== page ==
Members of the Class of 2017: I wish you Godspeed in your life's journey. Have faith in the future. And may God guide each and every one of you today and for the rest of your lives as proud graduates of Saint Anselm College.
I leave you with one final thought: College is for four years. Saint Anselm College is forever.
Thank you and God Bless you.
Baccalaureate Mass Homily by Abbot Mark Cooper, O.S.B.
I have two questions for our 400 graduating seniors. Both these questions were asked and answered, just moments ago in our readings from the letter of James, and the gospel of Mark. Saint James, asked: "Who among you is wise and understanding?" And in the gospel the scribe asks Jesus: "Which is the first of all the commandments?" I believe that one could claim that the answers to these two questions are of vital importance to every human being. Indeed, one could argue that honest answers provided to these questions by anyone running for the highest office in the land, would, for the rest of us, quickly separate the wheat from the chaff. Yet neither of these questions, nor anything quite like them, to my knowledge, has ever been asked of Mr. Trump, or Senator Sanders, or former Secretary Clinton, at least not directly.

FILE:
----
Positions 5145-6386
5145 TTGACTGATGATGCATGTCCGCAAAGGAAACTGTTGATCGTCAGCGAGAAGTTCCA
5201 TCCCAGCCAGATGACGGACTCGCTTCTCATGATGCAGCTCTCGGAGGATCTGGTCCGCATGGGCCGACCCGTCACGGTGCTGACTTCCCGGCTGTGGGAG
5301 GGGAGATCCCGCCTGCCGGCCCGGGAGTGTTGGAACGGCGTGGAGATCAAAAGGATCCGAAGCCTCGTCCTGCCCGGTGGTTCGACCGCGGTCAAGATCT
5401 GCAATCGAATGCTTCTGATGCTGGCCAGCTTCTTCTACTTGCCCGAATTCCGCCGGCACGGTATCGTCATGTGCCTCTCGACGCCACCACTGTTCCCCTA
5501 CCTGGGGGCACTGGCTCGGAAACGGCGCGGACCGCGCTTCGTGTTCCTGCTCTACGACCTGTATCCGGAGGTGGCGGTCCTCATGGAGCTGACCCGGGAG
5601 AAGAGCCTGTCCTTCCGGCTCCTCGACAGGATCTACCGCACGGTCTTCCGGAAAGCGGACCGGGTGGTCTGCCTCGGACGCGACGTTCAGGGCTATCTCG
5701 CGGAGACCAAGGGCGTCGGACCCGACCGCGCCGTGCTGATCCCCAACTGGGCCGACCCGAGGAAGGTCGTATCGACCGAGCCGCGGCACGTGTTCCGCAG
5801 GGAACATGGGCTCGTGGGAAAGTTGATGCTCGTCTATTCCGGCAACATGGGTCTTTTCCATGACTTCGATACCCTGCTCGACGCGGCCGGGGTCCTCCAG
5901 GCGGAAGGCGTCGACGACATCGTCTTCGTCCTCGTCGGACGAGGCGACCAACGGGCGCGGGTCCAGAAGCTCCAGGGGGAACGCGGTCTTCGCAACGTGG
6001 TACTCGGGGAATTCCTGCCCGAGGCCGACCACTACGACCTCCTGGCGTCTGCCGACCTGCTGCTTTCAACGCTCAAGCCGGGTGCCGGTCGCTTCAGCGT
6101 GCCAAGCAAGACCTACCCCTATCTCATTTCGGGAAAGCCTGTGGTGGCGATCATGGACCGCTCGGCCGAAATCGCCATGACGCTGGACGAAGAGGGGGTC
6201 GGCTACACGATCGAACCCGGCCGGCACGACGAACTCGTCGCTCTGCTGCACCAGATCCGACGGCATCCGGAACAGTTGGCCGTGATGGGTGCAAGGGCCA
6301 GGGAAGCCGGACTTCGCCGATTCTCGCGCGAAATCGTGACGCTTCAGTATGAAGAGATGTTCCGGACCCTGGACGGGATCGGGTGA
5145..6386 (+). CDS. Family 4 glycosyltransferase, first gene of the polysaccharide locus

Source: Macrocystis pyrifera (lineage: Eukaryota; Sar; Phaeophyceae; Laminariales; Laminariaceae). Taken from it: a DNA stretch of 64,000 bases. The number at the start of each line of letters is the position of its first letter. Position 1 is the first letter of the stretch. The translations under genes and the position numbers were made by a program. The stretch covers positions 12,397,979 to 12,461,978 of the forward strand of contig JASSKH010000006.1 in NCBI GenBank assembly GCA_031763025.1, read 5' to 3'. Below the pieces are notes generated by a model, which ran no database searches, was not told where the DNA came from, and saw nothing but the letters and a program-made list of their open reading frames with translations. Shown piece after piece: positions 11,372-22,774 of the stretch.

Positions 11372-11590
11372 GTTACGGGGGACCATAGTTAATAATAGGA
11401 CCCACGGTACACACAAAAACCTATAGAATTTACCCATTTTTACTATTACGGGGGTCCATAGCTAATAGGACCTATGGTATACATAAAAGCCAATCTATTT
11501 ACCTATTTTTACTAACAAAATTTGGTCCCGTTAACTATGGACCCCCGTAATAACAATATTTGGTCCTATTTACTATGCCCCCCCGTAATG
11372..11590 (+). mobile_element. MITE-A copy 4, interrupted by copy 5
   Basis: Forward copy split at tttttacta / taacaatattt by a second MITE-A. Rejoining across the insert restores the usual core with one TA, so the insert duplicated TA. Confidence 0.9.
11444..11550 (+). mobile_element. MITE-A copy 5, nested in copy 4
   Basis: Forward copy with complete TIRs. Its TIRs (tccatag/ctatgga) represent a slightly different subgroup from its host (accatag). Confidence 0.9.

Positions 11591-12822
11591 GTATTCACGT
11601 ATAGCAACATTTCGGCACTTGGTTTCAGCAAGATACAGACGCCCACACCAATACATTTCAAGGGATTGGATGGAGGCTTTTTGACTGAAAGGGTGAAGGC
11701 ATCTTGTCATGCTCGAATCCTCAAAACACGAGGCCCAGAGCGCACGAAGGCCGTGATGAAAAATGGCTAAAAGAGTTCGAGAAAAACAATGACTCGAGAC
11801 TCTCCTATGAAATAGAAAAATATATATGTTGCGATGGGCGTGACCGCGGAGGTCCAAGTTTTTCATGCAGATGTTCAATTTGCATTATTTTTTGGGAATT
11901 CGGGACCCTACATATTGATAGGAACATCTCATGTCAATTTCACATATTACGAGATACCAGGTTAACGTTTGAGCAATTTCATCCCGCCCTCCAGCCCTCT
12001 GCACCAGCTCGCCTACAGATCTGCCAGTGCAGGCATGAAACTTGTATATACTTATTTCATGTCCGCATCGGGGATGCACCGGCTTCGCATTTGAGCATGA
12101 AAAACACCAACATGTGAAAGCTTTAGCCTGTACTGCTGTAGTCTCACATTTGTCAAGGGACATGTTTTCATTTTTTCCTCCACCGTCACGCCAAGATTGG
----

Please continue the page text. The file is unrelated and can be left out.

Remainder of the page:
Yet they are questions of the greatest import. They challenge us as individuals, and as institutions to state where we stand....to declare where ultimate meaning resides. These two questions from Scripture are pretty much one in the same. Perhaps we could cover both by asking our seniors: "Where do think wisdom lies?" or, "What, or who, will guide you for the remainder of your lives?" As you leave Saint Anselm College for work, and marriage, and family....for travel, and service, and for maintaining old friendships, and making new ones (your future unfolding in ways you can't even now imagine), in which direction will you turn in times of great joy, and in times of great difficulty?